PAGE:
The unrelenting proliferation of glass and concrete, to name some aspects of modern life, as part of the continuing war against nature in our surroundings and also the continuing rule of the patriarchy has led me to approach my work in a very organic manner and become very woman centered. I am inspired by beading, knitting, embroidery, fabrics, most things considered to be “women’s work” or women’s interest”. I make acrylic on canvas paintings which are organically composed and made in a very meditative way. They actually have a feel of embroidery, beading or knitting. I also do “marbling” on paper which I then “embroider” with acrylic paint and hang around the space with laundry pins like laundry. Or I hang them in a circle to create a small temple for the Goddess. “Marbling” in Turkey where I currently live and work is considered a traditional technique usually done by women which is why I have adopted the process, except that I do it in a very unconventional manner and I feel the result is original. Thirdly, I create, with the help of a very talented seamstress, Goddess outfits using inexpensive but iconic fabrics which are traditional and very widely used by regular people here in Turkey. Finally, I create costumes for performances with Goddess centered themes which I choreograph and stage at the openings and closings of my shows.
I have lived and worked in NY for most of my professional life and also currently regularly show there. Right now I live and work and show also in Istanbul, Turkey.
I have a BA in English-German translation from the University of Graz, Graz Austria and I also speak Russian.
BA California College of the Arts, Oakland, California
MFA Brooklyn College, Brooklyn, NY
My work is currently on display at Brooklyn College, Office of the Provost.
Here is a brief description of my work:
I will start with my inspiration and its history: Sumerbank was a group of state-run enterprises which produced many consumer goods, like textiles, garments, shoes, ceramics, from the early decades of the republic up until the end of the century. We had a closed economy at the time and there were no imports to speak of. So, we were completely at the mercy of Sumerbank, which meant we had a love hate relationship with these stores because they did not produce what we wanted, like jeans or sneakers; but they provided us with most everything we needed. They produced goods for all segments of society, which were very well made, reasonably priced and lasted a long time. These factories were later closed and do not exist anymore, except for this one store I still visit frequently to look at and buy fabrics. Whenever I went there, I noticed all the memories and sensations each fabric pattern awakened in me.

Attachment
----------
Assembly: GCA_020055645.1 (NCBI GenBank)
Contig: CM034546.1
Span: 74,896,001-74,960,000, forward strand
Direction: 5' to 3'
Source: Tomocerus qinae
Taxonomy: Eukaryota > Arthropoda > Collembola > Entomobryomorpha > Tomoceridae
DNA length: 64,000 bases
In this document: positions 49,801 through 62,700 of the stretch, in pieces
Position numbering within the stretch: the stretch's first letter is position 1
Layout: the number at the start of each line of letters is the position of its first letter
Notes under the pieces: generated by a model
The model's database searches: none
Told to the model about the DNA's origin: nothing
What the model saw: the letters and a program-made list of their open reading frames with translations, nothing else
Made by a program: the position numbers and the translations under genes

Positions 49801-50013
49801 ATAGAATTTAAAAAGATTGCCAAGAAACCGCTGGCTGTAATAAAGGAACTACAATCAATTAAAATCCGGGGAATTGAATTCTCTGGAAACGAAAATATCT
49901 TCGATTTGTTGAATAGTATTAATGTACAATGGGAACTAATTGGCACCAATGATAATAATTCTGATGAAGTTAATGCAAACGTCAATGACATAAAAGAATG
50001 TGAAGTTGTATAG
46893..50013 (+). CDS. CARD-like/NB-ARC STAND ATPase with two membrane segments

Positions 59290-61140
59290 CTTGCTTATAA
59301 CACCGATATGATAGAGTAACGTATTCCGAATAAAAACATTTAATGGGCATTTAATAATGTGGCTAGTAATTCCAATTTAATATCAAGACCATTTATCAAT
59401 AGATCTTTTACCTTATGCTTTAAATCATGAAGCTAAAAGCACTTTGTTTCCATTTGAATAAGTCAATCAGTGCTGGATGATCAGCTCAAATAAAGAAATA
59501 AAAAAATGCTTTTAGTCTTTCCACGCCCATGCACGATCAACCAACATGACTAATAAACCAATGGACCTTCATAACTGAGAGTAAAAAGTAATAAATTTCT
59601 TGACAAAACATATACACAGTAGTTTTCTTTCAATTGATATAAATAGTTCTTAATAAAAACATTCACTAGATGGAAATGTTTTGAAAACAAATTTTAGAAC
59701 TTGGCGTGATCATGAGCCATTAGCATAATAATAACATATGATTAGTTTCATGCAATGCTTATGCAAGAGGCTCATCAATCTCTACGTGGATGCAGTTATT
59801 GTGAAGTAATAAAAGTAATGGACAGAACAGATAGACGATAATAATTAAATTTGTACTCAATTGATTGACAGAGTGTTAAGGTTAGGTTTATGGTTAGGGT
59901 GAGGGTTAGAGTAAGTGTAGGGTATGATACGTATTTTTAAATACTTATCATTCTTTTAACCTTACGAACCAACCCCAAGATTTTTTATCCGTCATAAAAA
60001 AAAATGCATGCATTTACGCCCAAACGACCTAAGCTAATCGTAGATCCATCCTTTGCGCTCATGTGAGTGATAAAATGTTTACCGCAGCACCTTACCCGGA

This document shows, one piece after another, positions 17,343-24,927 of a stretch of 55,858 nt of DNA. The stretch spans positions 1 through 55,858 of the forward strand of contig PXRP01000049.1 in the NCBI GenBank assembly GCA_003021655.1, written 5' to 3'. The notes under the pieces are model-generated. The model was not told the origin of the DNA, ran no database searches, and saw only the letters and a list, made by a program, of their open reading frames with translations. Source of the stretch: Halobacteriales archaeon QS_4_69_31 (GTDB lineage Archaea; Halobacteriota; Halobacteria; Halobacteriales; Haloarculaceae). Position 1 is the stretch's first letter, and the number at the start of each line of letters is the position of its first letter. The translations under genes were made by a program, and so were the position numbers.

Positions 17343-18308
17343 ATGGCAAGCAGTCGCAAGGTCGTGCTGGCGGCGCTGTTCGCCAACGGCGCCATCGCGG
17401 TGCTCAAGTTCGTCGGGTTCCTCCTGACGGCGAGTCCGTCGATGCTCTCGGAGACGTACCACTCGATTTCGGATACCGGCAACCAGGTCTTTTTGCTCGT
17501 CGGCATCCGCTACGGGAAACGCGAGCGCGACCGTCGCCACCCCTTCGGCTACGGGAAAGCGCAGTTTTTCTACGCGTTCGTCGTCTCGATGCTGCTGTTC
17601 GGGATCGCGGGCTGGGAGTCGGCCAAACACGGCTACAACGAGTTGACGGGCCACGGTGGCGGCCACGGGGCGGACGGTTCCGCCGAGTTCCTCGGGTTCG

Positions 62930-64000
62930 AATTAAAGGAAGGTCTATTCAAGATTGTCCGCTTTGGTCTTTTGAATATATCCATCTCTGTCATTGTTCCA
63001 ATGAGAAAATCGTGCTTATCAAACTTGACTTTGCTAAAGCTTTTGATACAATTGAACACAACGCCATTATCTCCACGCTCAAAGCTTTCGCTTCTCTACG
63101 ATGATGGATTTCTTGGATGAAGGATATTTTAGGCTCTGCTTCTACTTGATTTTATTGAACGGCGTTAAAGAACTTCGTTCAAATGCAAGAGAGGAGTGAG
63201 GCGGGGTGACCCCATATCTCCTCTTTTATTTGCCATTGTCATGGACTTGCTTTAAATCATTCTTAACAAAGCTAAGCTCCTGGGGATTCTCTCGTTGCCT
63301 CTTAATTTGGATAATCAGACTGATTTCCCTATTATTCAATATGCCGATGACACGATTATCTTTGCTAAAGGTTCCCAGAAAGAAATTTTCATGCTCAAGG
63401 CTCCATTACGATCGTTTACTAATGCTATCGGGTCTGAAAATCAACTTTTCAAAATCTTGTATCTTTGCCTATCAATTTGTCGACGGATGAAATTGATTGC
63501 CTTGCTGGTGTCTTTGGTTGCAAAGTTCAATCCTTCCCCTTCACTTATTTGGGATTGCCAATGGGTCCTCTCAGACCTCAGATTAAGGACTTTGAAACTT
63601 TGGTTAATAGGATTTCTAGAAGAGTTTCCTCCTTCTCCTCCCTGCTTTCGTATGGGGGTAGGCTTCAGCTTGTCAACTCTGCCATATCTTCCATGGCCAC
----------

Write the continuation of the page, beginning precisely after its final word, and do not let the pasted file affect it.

I felt like I was watching a movie of my life remembering situations and people long forgotten, or old Turkish movies where the characters would be dressed in clothes made of these fabrics, the rich boss, the cleaning lady... By that time, I had amassed quite a collection, so I decided to use it in my work. Since these fabrics were mostly worn by the poorer segments of society, which meant that these women were invisible to the mainstream media and the male gaze, I decided to honor them by creating Goddess outfits out of the fabrics they wore. The first one I made I called The Sumerbank Goddess. I also made Goddess wall hangings using the same fabrics. The male pajama fabric which I cut to look like lace, I attached on all the wall hangings, as a symbol of the patriarchal culture we live in.
Nonetheless the source of all this work remains in my paintings which are inspired by all kinds of “Woman’s work” such as embroidery, stitching, knitting, beadwork and oya, which is a kind of embroidery done in Turkey. To the paintings were added the marbling do on long pieces of paper. I stitch pieces of lace, artificial flowers, and girl child toys using wool, onto them. I also “embroider” them with paint like I do in my paintings. Marbling is also a traditional Turkish technique but I have created my own free style. These pieces are then hung like laundry on wires stretched between metal rods sunk into concrete poured into olive oil cans, which is a widely used item in shanty towns all around Turkey.
So, the format of my installation would be as follows:
2. In front of the paintings the works on paper
3. The Goddess outfits on manikins
4. Costumes designed by me on performers in movement.
Our performance “Cycle of the Goddess” reenacts the seasons and the passage of time as the “Goddess as Maiden” awakens her Heros, then the “Goddess as Mother” weds him and the “Goddess as Crone” lays him to rest to be awakened in the Spring once again when the action is resumed.
At the closing of my show in New York at the Phatory Gallery, I had a Henna Night performance except the bride was male and he danced with the male pajama fabric as his groom.
The reactions to my shows have been very moving. In Turkey these fabrics had the same effect on the viewers as they had on me. People recognized fabrics and remembered people they knew who used to wear them with stories and memories. In New York, African American viewers saw similarities to their own beautiful fabrics and the Goddess outfits reminded them of Orishas.
Thank you for your time.